It’s been a busy weekend in Bennington. Friday night Harvest Brewing, my favorite place for grabbing a drink in town, hosted local artist Sosé Gjelaj. All weekend, Friday through Sunday, the Southern Vermont Art and Craft Festival was going on at Camelot Village. And yesterday was the Four Corners North HomeBrew Festival. Kris and I never seem to be around for Bennington’s homebrewing events. We’ll never miss another after yesterday’s experience.
The Best Little Homebrewing Festival In Town
The Festival is an awesome event for brewers and drinkers, alike. And it’s huge. For taking up a tiny portion of County Street, near the Taproom at Catamount Glass and Bennington Potters there were 41 entrants, many of whom had multiple styles available. They were spread over two tents, with another tent offering music and food.
The event was very well organized. Each station had water jugs for rinsing and many had little things to nosh on. A random dude had pretzel necklaces he was handing out, which came in very handy. Catamount was grilling up a limited menu and was manned expertly by staff who weren’t phased by the size of the crowd. There was also a food truck. Despite the number of attendees, things kept moving and there were high tops with golf pencils that made tracking the huge number of tastes possible. Full disclosure: I only got through one tent before I had to tap out (no pun intended). But Kris made it to nearly every table. He’s dedicated.
With well over 40 beers there were plenty that were just okay. There were some that were not okay. But there were a surprising amount that were really good. Here’s the rundown of my favorites from the day.
Shieldmaiden Brewery | Valkyries Tears Mead
I was psyched that we started our tour with mead. Julia Humphreys was a delight in her cosplay getup. Warm smile and a mead that warmed us right up. The mead was sweet and boozy with citrus and some cinnamon and clove. She uses local honey from a family farm in nearby Pownal, VT to make her mead, which immediately won me over.
Bootinelli Brewing | #Trendfollower
I have to admit, my love of hops has gotten me to a place when I taste an American Pale Ale I immediately question where the hops are. But I’ve been working on reminding myself that not every pale ale is an IPA. This excellent APA from Massachusetts had a great mouthfeel and delightful selection of hops: Galazy, Citra and Azacca.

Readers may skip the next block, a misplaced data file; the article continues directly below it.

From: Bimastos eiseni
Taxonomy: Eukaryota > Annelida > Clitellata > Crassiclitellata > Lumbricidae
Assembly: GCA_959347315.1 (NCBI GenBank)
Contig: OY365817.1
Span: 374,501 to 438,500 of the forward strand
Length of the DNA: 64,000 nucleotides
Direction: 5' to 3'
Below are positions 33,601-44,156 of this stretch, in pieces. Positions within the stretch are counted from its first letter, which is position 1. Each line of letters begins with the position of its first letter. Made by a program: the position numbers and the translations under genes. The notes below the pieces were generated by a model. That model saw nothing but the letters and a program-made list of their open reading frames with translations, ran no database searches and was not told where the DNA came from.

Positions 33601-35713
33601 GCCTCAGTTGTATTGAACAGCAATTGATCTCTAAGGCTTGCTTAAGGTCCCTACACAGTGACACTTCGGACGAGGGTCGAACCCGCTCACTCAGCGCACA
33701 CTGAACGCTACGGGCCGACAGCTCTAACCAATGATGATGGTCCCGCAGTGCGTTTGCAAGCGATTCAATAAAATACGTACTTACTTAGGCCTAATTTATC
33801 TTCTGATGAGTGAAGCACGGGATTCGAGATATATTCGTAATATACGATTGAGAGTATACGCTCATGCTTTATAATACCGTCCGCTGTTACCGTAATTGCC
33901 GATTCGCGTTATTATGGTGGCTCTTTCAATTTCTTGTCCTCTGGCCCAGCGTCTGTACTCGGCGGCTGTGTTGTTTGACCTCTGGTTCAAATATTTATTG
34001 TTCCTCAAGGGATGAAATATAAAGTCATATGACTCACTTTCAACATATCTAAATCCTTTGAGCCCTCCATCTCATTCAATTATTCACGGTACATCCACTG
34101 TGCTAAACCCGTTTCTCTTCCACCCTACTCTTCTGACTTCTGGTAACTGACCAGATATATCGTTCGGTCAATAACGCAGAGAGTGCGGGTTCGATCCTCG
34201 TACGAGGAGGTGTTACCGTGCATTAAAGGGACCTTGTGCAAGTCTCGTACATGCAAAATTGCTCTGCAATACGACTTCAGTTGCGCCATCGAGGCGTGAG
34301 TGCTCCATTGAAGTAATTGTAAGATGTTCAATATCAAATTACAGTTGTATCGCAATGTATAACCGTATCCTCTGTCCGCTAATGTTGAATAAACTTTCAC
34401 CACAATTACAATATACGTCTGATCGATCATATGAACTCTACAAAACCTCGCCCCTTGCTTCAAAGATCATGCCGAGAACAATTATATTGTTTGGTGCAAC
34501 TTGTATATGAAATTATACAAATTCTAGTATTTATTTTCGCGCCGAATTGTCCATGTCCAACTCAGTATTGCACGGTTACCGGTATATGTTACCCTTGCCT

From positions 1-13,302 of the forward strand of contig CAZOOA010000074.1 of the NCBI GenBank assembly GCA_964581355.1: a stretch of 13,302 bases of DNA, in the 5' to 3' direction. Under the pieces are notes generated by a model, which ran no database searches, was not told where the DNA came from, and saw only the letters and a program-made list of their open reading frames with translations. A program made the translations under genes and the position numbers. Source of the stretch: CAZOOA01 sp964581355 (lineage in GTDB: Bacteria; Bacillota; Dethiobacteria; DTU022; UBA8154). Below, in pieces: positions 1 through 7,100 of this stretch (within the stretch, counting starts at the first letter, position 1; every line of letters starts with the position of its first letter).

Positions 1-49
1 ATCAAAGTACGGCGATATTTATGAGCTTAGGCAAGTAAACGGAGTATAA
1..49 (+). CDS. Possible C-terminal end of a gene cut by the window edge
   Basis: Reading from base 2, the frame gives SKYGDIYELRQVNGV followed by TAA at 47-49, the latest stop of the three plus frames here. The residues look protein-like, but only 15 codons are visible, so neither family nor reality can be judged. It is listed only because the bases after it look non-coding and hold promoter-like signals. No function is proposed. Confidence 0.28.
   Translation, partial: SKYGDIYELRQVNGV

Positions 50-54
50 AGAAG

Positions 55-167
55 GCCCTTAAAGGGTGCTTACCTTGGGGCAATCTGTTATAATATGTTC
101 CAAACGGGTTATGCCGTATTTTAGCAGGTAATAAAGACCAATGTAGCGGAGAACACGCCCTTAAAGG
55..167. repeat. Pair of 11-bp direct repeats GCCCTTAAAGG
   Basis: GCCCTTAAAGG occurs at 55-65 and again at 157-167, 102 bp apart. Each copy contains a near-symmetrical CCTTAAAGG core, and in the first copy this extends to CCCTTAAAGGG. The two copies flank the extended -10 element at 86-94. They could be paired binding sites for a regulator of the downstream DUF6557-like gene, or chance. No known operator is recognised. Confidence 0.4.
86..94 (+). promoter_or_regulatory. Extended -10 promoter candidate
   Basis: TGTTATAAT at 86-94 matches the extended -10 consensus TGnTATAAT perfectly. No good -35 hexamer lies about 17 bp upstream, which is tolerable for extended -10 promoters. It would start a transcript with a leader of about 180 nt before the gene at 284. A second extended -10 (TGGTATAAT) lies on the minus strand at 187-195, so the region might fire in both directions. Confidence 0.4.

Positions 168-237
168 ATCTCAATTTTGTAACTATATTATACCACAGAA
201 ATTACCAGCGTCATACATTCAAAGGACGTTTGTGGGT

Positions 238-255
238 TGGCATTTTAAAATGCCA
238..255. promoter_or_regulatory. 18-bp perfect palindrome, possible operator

Lanning Brewery | VT Maple Breakfast Stout
Spencer won last year’s competition with this beer and it’s very obvious why. I could have drunk it all day. Delicious, perfectly balanced, a tad boozy, a tad smoky. Everything about Spencer’s beer was spot on. I also tried his cyser and loved it but the porter quickly became my favorite.
Knot In The Grain Brewery | Multiple
I’m surprised James Casey doesn’t have a space yet, but I bet he will soon. The Rutland homebrewer had multiple beers. I couldn’t try the Oyster Stout thanks to that pesky food allergy, but I put aside my fears of possible cross contamination to try two others and I’m really glad I did. The Chocolate Coffee Mint Breakfast Stout had smoke and sweetness. I also tried the Raspberry Fruit Sour and loved it. James’ setup was awesome with a banner, chalkboard, business cards, handmade taps and one of those fun glass cleaning doohickies.
Kris March | Vanilla Cream Ale
There were so many reasons why I should have disliked this beer but it just goes to show that palates, and tastes, are constantly evolving. I don’t generally like cream ales. Not even generally. I don’t like cream ales. Period. But apparently I do. Because this one was incredible. Nice sweetness but also a floury (yes, not flowery), cakey quality that sealed the deal for me. Bready, but with the sweetness I wouldn’t call it bready. I’d call it cakey. And delicious.
Bennington has been doing a lot on the homebrew front, with multiple competitions popping up throughout the year. The next? A music themed festival in October if I heard right. If you’re located in or around Southern Vermont or you like to travel, I cannot recommend our corner of the world enough for fresh, local brews and food.